The recent push by Gov. Greg Abbott and other Republicans in Texas to pass legislation that would divert funds from public education to private schools is worrying officials in rural school districts.
A recent NBC News report sheds light on “the rural Texas resistance to the GOP’s private school choice plan.” NBC talked to Robert Lee Independent School District Superintendent Aaron Hood, who warned them that vouchers would “chip away at already razor-thin public school budgets.”
The legislation would enable parents to spend between $8,000-$10,000 per child per year on homeschooling expenses, private school tuition, or college savings accounts. Rural school districts with fewer students would be hit the hardest, as even a small drop in enrollment and funding could force them to make difficult decisions such as cutting academic programs, sports, and other essential services.
“We don’t have the same economy of scale as larger districts,” he said. “If we lose five or 10 students, that’s a teacher’s salary. But we can’t afford to have one less teacher, so now we’re cutting academic programs, we’re cutting sports, we’re cutting the things that this community relies on.”
Hood, president of the Texas Association of Rural Schools, a collection of 362 public school districts that are united in their opposition to vouchers, and his fellow small-town superintendents have been trying to raise awareness of this issue and prevent it from becoming a reality.
Hood believes many people don’t understand the real meaning of “school choice,” meaning most people won’t realize the damage vouchers could have on rural communities until it is too late.
“Nobody opposes school choice, but that’s not really what we’re talking about,” Hood said. “It’s all in how you ask the question. If you ask people in this community if they support sending their tax dollars to private schools with no accountability and no standards, they’re going to tell you they’re against that.”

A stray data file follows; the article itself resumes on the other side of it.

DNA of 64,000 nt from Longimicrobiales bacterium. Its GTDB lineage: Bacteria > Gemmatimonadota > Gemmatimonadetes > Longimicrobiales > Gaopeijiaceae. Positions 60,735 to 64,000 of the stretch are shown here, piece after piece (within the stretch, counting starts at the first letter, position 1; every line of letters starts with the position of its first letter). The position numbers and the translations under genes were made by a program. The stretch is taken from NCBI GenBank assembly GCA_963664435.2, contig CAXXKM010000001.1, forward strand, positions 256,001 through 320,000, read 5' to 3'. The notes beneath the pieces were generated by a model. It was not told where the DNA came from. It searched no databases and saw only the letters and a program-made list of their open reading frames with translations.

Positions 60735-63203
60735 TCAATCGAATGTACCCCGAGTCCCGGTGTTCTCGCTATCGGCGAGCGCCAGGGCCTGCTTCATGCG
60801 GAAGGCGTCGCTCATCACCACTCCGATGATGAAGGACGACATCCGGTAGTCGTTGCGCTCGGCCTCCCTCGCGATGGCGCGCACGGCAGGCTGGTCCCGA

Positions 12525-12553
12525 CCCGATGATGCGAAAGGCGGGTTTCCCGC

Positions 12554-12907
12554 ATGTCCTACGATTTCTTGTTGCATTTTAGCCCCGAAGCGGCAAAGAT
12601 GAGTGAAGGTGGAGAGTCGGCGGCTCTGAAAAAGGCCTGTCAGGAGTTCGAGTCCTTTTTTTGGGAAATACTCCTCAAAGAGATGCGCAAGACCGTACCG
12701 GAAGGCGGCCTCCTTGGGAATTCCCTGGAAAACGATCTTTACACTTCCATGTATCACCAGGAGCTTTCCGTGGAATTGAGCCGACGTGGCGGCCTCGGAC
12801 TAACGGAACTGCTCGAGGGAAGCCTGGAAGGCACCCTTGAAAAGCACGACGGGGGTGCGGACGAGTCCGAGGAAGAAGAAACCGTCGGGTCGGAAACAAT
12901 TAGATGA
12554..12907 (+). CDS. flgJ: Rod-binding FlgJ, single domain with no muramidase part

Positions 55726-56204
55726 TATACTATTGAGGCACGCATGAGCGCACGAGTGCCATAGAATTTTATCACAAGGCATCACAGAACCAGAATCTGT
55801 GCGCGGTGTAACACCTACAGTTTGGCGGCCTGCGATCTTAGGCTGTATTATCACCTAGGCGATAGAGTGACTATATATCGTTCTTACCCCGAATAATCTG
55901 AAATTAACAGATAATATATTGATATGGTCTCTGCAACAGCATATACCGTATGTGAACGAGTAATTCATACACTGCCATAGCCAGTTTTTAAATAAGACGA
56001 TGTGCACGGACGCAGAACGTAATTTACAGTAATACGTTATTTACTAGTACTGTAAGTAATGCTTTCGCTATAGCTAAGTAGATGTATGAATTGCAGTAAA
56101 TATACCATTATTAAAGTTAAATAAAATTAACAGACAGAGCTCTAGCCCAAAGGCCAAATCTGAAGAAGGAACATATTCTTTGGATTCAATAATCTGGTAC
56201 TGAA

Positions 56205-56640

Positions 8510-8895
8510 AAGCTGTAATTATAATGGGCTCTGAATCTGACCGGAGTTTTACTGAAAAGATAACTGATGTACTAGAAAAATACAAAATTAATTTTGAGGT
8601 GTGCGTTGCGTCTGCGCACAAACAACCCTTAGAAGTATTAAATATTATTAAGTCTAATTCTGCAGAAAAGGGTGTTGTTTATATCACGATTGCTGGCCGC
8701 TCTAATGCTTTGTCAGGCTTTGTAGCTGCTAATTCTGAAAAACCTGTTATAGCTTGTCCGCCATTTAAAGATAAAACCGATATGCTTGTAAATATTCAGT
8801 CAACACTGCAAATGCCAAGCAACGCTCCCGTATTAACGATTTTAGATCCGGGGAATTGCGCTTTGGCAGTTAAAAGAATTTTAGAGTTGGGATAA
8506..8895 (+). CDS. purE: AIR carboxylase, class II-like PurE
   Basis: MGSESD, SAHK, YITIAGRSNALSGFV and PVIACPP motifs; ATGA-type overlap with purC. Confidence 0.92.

In Senate Bill 8, the leading school choice bill, parents who pull their children out of public school would be eligible to receive $8,000 per child each year in an Education Savings Account. The bill comes with a little sweetener for rural Republicans. Public school districts with fewer than 20,000 students would benefit from a “hold harmless” measure, which would ensure their funding doesn’t drop off dramatically. The state would give the district $10,000 per year, but only during the first two years a kid exits.
Even so, many rural school officials remain opposed to the legislation. They argue that the proposed changes will ultimately hurt small rural communities that rely heavily on their public schools.
Michael Lee, the executive director of the Texas Association of Rural Schools, told NBC that the concessions didn’t change his organization’s position on vouchers. The temporary $10,000 payments to small districts and limits on student eligibility would merely delay, not prevent, cuts to rural schools, he said.